Satellite photos bring world's eye to Sudanese conflicts
Satellite photos bring world's eye to Sudanese conflictsCan netizen power and a satellite run by activists prevent a human tragedy in Sudan’s Blue Nile region?
Actor-turned-activist George Clooney wants governments to know he’s watching. Clooney’s new initiative, the Satellite Sentinel Project, uses eyewitness testimony with satellite intelligence, and aims to generate reports that could constitute evidence of war crimes for international tribunals.
The project works with the Harvard Humanitarian Initiative, Enough Project and US-based commercial satellite imagery firm DigitalGlobe to combine technology with advocacy and analysis.
This July, Satellite Sentinel released a report alleging systematic killing of civilians by Sudan’s Armed Forces (SAF) and the presence of mass graves in the country’s South Kordofan region. Shortly after Satellite Sentinel’s launch, Sudanese President Omar al-Bashir objected to the project, accusing Clooney and the organisers of having an “agenda” and not being genuinely concerned with humanitarian issues.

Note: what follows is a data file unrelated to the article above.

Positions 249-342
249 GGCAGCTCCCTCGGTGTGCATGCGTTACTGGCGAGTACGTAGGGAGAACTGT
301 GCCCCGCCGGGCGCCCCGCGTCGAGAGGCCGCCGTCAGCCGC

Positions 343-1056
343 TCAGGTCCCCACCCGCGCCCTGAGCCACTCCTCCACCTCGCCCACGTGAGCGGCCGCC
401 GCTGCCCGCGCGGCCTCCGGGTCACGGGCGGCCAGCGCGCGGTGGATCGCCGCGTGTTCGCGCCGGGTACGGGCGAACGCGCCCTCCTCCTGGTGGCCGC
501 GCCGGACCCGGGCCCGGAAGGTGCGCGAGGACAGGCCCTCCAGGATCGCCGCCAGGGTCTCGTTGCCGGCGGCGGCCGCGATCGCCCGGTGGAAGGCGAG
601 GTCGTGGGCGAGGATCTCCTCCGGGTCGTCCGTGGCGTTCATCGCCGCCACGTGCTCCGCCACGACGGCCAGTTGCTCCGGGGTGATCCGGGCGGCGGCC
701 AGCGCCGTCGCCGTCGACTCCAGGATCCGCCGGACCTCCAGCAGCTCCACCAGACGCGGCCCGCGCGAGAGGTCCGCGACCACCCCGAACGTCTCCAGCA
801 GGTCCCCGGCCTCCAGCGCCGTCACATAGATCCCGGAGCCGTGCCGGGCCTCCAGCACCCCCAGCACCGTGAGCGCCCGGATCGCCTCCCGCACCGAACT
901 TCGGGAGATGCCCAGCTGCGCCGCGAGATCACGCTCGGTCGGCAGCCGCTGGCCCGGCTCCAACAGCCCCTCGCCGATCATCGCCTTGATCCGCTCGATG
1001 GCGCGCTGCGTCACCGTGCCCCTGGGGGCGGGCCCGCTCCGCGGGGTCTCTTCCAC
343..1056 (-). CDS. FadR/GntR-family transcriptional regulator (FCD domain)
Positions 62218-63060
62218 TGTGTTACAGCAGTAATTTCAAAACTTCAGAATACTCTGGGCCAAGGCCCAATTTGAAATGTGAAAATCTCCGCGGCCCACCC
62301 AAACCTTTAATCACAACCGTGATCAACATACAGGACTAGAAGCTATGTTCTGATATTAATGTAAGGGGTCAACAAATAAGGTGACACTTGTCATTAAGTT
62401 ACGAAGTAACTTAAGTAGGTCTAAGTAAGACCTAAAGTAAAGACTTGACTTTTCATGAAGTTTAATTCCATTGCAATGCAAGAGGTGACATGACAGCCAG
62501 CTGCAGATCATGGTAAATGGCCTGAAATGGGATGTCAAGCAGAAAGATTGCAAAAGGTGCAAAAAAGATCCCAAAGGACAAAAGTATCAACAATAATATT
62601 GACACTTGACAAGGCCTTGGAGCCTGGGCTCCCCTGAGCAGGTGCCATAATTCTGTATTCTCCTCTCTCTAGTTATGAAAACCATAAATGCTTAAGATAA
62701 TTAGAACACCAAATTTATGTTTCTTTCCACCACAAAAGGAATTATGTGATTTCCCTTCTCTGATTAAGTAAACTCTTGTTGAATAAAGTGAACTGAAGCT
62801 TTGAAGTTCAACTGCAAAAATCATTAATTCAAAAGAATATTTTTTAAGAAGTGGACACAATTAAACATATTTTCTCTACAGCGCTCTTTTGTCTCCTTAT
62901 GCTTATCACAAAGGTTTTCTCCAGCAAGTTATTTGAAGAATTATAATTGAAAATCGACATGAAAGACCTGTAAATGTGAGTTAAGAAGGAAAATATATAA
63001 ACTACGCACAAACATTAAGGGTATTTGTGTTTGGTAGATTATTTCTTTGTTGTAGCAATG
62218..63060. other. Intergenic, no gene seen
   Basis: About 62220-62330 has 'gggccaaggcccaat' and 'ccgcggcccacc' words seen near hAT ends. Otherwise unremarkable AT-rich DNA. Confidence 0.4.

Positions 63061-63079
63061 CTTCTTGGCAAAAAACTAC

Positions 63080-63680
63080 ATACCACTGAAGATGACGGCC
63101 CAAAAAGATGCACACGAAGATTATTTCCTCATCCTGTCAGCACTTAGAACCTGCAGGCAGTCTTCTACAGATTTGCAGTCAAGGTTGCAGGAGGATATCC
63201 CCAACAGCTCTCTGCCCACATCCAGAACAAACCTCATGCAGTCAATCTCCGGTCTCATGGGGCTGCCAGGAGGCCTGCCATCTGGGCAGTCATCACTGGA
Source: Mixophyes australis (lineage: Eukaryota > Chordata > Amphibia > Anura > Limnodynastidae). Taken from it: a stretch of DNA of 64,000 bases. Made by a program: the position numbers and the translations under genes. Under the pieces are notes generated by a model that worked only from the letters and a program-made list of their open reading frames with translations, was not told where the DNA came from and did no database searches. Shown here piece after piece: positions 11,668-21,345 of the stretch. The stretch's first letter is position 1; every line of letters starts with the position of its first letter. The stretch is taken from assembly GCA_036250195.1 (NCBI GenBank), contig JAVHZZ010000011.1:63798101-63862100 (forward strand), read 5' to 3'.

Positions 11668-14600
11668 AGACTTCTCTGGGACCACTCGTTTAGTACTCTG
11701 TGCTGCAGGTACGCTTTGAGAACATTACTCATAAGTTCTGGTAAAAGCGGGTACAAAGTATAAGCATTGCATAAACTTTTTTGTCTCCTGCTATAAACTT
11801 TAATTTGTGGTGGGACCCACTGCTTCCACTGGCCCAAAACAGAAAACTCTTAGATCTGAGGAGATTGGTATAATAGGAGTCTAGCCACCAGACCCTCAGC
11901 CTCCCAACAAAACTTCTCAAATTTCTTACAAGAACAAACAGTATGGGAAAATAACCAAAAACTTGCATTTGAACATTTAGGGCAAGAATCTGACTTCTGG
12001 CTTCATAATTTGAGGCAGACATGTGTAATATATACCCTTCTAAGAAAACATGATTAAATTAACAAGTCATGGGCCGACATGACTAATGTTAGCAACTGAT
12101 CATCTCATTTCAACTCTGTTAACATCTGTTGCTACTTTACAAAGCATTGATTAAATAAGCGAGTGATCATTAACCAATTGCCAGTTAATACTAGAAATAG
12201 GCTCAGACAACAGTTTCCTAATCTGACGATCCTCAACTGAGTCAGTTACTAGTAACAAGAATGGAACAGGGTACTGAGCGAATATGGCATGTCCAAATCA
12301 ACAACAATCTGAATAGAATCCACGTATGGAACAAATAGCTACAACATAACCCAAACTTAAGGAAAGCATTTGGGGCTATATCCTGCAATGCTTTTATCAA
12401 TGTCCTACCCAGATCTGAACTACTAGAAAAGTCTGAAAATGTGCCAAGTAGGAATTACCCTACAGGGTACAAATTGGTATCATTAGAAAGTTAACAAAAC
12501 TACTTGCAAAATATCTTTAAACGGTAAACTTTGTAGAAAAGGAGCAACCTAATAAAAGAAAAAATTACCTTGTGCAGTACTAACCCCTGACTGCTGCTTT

Khartoum has taken a more aggressive stance toward resistive border regions since South Sudan voted to become independent in January. On May 20, SAF troops captured Abyei and on June 5 began anti-rebel operations in South Kordofan. In both instances, military and political elements of the Sudanese Peoples Liberation Army-North (SLPA-N) – a former rebel group aligned with South Sudan’s current leadership – were targeted.
Recently, Bashir signaled his intention to take Kurmuk, a SPLA-N stronghold in the Blue Nile region. SAF troops, tanks and artillery have assembled and the UN estimates over 25,000 have fled into neighbouring Ethiopia ahead of an anticipated assault. Bashir has said he is no longer willing to submit to UN arbitration.
In today’s episode of The Stream, Jonathan Hutson of the Enough Project and Sudanese activist Nagla Konda will join the programme to discuss satellite activism in Sudan.
Can the Satellite Sentinel Project bring the world’s attention to conflict in Sudan? How can the international community do more? Tweet your comments using the hashtag #AJStream.
These are some of the photos featured in this episode of The Stream.